First Baptist Church of Thurmond/Southside Church
The First Baptist Church of Thurmond, managed by the New River Gorge National Park and Preserve, is a church located on the Dun Glen side of the river historically associated with the area’s Black population. Today, the church can be accessed through the Church Loop Trail, off of the Rend Trail. Black residents of Thurmond, Dun Glen, and other nearby communities made up the former congregation.
Backstory and Context
A small community of African Americans developed in the Dun Glen, and they established a literary society that held meetings in the employees’ living quarters of the Dun Glen Hotel. The success of the literary society led to the organization of a Sunday School, and then an informal church by 1914. As the congregation grew, Black community members realized they needed a more formal space for religious services. In the early 1920s Black residents of the area were given property by the McKell heirs (one of the area’s original landowners was T. G. McKell, the other being W. D. Thurmond) and upon that they built the structure standing today. The First Baptist Church of Thurmond was likely a source of social joy and community togetherness when it had an active congregation. Wedding, funerals, and regular religious services brought Black residents together. The First Baptist Church of Thurmond is one of the remaining structures portraying segregation in the New River Gorge, and it is the only structure remaining in Thurmond of its kind.
Jim Crow laws (built upon the state sanctioned Black Codes) were passed by southern Whites following the Civil War to maintain segregation. These laws determined labor wages, housing and school districts, segregated public spaces, and created a race-based caste system stacked against People of Color. As the American economy following the Civil War shifted towards industrial development, development emphasized connectivity between states and extractive industries.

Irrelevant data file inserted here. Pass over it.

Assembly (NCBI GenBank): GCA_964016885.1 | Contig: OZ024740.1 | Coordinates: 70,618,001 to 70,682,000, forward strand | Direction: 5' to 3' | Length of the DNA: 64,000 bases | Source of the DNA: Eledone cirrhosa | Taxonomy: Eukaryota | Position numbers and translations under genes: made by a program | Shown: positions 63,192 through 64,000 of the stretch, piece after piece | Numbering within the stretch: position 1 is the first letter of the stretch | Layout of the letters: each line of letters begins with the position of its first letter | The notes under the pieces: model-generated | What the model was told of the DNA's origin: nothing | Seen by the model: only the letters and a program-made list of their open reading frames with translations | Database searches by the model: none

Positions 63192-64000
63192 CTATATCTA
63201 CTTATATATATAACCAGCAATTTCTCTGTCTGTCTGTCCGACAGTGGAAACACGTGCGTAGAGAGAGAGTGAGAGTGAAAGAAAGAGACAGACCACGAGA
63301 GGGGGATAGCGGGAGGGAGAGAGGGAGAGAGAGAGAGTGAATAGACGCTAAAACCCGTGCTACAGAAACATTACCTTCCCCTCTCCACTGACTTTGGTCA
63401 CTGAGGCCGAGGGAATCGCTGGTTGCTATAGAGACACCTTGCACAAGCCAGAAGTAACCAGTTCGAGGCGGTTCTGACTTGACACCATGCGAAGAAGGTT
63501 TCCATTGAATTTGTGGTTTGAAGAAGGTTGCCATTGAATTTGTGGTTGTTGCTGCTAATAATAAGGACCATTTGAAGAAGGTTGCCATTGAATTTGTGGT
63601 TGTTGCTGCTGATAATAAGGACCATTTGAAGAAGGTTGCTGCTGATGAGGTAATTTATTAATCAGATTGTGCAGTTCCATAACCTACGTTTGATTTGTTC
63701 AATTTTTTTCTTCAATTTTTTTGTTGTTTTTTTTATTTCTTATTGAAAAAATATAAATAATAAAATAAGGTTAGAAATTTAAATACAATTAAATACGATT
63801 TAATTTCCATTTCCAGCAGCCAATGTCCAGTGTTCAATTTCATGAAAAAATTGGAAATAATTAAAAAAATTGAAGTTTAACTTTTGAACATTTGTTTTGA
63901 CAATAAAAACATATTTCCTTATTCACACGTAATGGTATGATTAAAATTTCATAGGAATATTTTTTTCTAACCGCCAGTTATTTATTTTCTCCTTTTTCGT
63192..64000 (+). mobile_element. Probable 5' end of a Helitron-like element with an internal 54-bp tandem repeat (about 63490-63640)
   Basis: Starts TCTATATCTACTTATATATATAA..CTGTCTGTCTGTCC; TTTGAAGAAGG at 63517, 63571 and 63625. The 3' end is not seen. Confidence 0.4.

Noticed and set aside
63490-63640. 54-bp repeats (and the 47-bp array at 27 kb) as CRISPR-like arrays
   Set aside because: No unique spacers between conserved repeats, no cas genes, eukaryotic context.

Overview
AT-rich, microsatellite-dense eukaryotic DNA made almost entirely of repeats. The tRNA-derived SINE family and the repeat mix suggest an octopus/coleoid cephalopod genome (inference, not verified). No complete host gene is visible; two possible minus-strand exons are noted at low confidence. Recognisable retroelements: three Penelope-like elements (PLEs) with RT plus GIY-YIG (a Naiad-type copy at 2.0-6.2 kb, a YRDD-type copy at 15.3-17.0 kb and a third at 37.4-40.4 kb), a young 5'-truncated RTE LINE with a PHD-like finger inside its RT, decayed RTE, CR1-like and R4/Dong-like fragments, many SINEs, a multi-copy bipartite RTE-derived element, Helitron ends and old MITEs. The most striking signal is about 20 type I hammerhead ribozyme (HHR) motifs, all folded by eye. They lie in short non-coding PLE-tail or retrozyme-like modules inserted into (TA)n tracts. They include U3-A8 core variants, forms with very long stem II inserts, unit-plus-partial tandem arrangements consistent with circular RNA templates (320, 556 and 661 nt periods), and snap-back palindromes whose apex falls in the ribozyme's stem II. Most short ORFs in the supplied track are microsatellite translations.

Coincidentally, the railroad and coal industries in the Appalachian region brought forth new opportunities for southern Blacks seeking to escape Jim Crow violence and barriers. The dramatic incline of "non-white"* residents to the coal fields of Appalachia is directly related to the constant need for labor in the mines. In Fayette County, the Black population more than tripled from 1890 to 1920 (from 3,054 Black residents to 9,636 residents).
Even through discriminatory laws based on race were not present in the coalfields of West Virginia, racism was experienced at the company and local levels. Most company towns were segregated by race, including housing, schools, medical centers, and churches. Housing for African-Americans in West Virginian coal camps was often located on the outskirts of the camp or in a different hollow all together. Institutional racism was enacted by companies rather than the state via segregation.
Despite racial inequities and physically demanding work, the wage-based labor of the coal mines provided an avenue for Blacks to accumulate wealth like never before. A miner could earn 2 to 4 times the amount a sharecropper or farmer could in a days work. With a 6-day work week common in some mines, Sunday church offered an arena for visiting relatives and networking with neighbors. Church was the center of civic life for Black coal miners and their families. Pastors were often shared between churches (travelling via local railroads) so neighboring communities would sometimes pool their resources for larger religious and communal events (such as a choir competition or guest speaker). Baseball was a common post-church community event.
*Non-white is in quotations because the construct of the "white race" at the time excluded most non-Anglo Europeans; new European immigrants also found opportunity in coal mines during the late 19th and early 20th centuries
African American Heritage At New River Gorge - Special Ethnographic Report. Northeast Regional Office, 2010.
Turner, William. Cabbell, Edward. Blacks in Appalachia. 1985.